The impact of a sponsor’s generosity on children multiplies far beyond their childhood years. Compassion centres at local churches offer them safe spaces to learn and teach them lessons to nurture their God-given talents.

Access to resources and exposure to various activities, coupled with vocational and financial training, allow children to dream big—beyond their circumstances. Tearfund’s partner, Compassion, is devoted to cultivating and developing this next generation of leaders.

Check out these incredible stories of talented young entrepreneurs!


Faida – Guitar Teacher


MicrosoftTeams-image-(2).pngFaida runs an online music school. 

Compassion graduate, Faida, 28, discovered his musical talent at a Compassion centre in Rwanda at just 10 years old. He never missed a lesson. After graduating from university with a degree in civil engineering and buying a guitar, he deeply desired to give back to children. Today, he runs his online music school, where he has taught over 200 kids to play the guitar. “Whenever I remember that Compassion helped to boost my talent in playing the guitar, I get full of emotion, and I believe that it was God’s plan for me.”


Miriam and Maureen – Business Owners


MicrosoftTeams-image-(3).pngMiriam and Maureen owns their own salon business.

Twins, Miriam and Maureen, witnessed their factory-working mother working long hours but still struggling to put them through school, feed them and pay rent. This inspired them to seek a different future. Today, they are realising their childhood dream of owning a business in Tanzania. Maureen explains, “The [Compassion] centre gave us the capital for our salon business, and they also put us through entrepreneurial skills training.” The twins now manage their successful beauty salon and plan to open a men’s clothing boutique.


Theophile – Shoemaker 


MicrosoftTeams-image-(4).pngTheophile manages his own shoemaking business.

Bright and driven, Theophile discovered his talent for shoemaking at his Compassion centre in Togo. The teenager is at the top of his academic class and enjoys managing his small shoemaking business in his free time. In his language, he is known as a “toto,” or “fast learner.” He jumps to partake in every opportunity offered at the centre, but he chose to run with this one.


Sebastian – Weaver 


MicrosoftTeams-image-(5).pngSebastian runs a bag weaving business. 

In Rwanda, university education is often too expensive. Knowing this, Sebastian’s Compassion centre teaches vocational skills. Wanting to prove that boys could weave too, although it’s commonly done by girls, Sebastian chose bag weaving. He now uses the skills he learned to train his peers, earning him a monthly income. He also taught his mother to weave and sell her creations, further improving their family’s living conditions.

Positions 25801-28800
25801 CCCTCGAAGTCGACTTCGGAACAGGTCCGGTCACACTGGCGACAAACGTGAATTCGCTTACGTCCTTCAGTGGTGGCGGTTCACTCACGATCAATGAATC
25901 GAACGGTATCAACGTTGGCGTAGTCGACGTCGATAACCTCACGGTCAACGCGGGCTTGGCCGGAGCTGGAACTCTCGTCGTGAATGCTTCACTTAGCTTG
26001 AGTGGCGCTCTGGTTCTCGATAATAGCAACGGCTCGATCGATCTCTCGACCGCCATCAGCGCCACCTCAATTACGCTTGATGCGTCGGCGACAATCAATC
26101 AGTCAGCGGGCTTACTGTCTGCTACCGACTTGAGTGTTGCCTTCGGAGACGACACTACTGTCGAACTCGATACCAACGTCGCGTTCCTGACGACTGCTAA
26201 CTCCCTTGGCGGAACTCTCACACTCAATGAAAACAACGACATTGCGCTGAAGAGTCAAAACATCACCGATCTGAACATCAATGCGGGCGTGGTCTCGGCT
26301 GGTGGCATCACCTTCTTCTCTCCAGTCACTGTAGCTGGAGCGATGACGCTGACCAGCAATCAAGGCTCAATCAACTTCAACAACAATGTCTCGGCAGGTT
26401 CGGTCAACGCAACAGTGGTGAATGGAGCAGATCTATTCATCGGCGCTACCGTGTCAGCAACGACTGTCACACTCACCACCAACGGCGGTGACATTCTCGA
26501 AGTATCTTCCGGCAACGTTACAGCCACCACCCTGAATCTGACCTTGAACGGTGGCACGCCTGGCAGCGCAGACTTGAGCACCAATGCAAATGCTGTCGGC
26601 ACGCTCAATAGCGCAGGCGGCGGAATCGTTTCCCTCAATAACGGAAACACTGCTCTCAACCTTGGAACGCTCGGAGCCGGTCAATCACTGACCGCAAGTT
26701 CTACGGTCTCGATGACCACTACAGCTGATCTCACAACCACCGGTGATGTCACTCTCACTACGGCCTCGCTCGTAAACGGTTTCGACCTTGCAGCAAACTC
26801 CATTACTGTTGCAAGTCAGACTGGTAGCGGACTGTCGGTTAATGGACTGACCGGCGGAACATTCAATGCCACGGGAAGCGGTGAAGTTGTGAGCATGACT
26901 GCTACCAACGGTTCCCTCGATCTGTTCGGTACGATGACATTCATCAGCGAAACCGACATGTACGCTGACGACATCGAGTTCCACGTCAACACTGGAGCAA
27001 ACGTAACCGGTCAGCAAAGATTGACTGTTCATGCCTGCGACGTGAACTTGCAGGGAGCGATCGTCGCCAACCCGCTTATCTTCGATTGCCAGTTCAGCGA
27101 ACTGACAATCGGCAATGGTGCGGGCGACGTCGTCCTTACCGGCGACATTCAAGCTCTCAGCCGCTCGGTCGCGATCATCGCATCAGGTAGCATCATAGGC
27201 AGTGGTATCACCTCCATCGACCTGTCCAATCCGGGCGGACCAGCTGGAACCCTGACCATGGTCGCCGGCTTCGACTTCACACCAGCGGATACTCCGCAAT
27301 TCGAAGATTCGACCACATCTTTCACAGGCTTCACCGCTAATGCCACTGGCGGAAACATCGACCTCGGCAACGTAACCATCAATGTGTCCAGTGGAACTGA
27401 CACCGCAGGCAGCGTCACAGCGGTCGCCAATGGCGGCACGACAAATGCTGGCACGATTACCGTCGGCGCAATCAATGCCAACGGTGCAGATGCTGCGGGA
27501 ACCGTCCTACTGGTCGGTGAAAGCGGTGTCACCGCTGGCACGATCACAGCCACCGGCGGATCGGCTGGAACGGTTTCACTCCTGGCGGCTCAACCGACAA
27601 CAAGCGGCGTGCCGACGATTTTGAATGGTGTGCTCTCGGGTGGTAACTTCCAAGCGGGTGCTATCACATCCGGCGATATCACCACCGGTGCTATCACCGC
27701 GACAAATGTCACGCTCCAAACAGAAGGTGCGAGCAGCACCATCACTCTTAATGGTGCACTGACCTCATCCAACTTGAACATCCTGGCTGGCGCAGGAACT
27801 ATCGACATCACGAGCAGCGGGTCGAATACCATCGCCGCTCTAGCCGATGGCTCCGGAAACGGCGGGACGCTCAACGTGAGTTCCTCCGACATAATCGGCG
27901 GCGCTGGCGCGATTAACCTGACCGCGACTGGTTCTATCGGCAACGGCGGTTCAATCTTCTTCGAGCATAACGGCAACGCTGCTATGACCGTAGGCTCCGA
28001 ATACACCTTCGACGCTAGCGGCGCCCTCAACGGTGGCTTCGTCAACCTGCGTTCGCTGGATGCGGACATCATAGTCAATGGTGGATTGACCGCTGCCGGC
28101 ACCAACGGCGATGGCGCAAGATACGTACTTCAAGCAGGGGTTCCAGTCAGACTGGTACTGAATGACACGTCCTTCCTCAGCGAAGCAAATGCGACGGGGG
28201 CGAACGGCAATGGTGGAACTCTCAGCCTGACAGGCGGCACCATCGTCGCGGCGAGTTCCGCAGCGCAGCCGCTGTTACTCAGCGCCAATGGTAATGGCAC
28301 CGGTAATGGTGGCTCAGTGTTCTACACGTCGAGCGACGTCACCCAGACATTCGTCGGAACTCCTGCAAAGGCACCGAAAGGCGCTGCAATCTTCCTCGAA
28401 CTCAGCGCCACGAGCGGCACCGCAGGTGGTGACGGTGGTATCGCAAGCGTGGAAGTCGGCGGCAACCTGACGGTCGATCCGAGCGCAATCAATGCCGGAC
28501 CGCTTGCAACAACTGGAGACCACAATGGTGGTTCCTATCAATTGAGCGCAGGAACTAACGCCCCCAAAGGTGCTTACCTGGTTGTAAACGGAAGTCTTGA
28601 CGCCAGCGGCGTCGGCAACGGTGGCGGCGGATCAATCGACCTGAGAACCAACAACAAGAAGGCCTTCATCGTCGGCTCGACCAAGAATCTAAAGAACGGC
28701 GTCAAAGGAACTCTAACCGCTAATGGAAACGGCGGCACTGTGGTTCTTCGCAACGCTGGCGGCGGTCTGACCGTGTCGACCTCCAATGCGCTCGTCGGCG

Related posts

Why you should support a Modern Slavery Act in New Zealand

Why you should support a Modern Slavery Act in New Zealand

Tuesday, 17 May 2022 — Morgan Theakston

The New Zealand Government has proposed legislation to address modern slavery and worker exploitation in New Zealand and internationally. But what does this mean, what is proposed and how can you help? 

Read more

Why does New Zealand need a Modern Slavery Act?  

Why does New Zealand need a Modern Slavery Act?  

Wednesday, 20 April 2022 — Morgan Theakston

You may be wondering if modern slavery happens in New Zealand supply chains or just overseas. Will a Modern Slavery Act be a burden on businesses? Can legislation truly create change? We unpack these questions in this blog.
 

Read more

Ukraine Crisis: The view from Poland

Ukraine Crisis: The view from Poland

Thursday, 17 March 2022 — Medair

As millions of Ukrainian refugees flee to safety, Tearfund’s partner in Poland shares their heartbreaking stories and helps them adjust to life on the other side of the border. 
 

Read more

Three beautiful short stories of the church in action during Covid-19

Three beautiful short stories of the church in action during Covid-19

Tuesday, 08 February 2022 — Compassion International

From Colombia to Educador to Uganda, here are three short stories from our Compassion churches we hope will encourage you!

Read more

Former Kiwi cop combatting Thailand

Former Kiwi cop combatting Thailand's dark underworld

Thursday, 20 January 2022 — Grace Ellis

Matthew Valentine spent 14-years of his life as a detective with the New Zealand Police. Little did he know his passion for fighting crime would take him to the streets of Thailand working for an organisation fighting human trafficking.
 

Read more

I regularly give to Tearfund, so what?

I regularly give to Tearfund, so what?

Friday, 22 October 2021 — Carl Adams

Tearfund’s ministry is about creating positive impacts in people’s lives but this would not be possible without the generous support of Kiwis.  Your donation is not just about how much money gets to where it is needed, but the level of positive change it creates.  I want to present impact through the lens of stewardship, and asking the question: “so what?”

 

Read more

Why periods are no longer a red light

Why periods are no longer a red light

Monday, 11 October 2021 — Compassion International

Today is International Day of the Girl Child where we recognise the rights and unique challenges girls face globally. One of the many challenges they face is period poverty. Millions of girls in developing countries experience shame, confusion and even stigma and discrimination when they get their period. The good news is in Compassion centres around the world, girls are finding education, protection, empowerment, safe bathrooms and period supplies.

 

Read more

Show more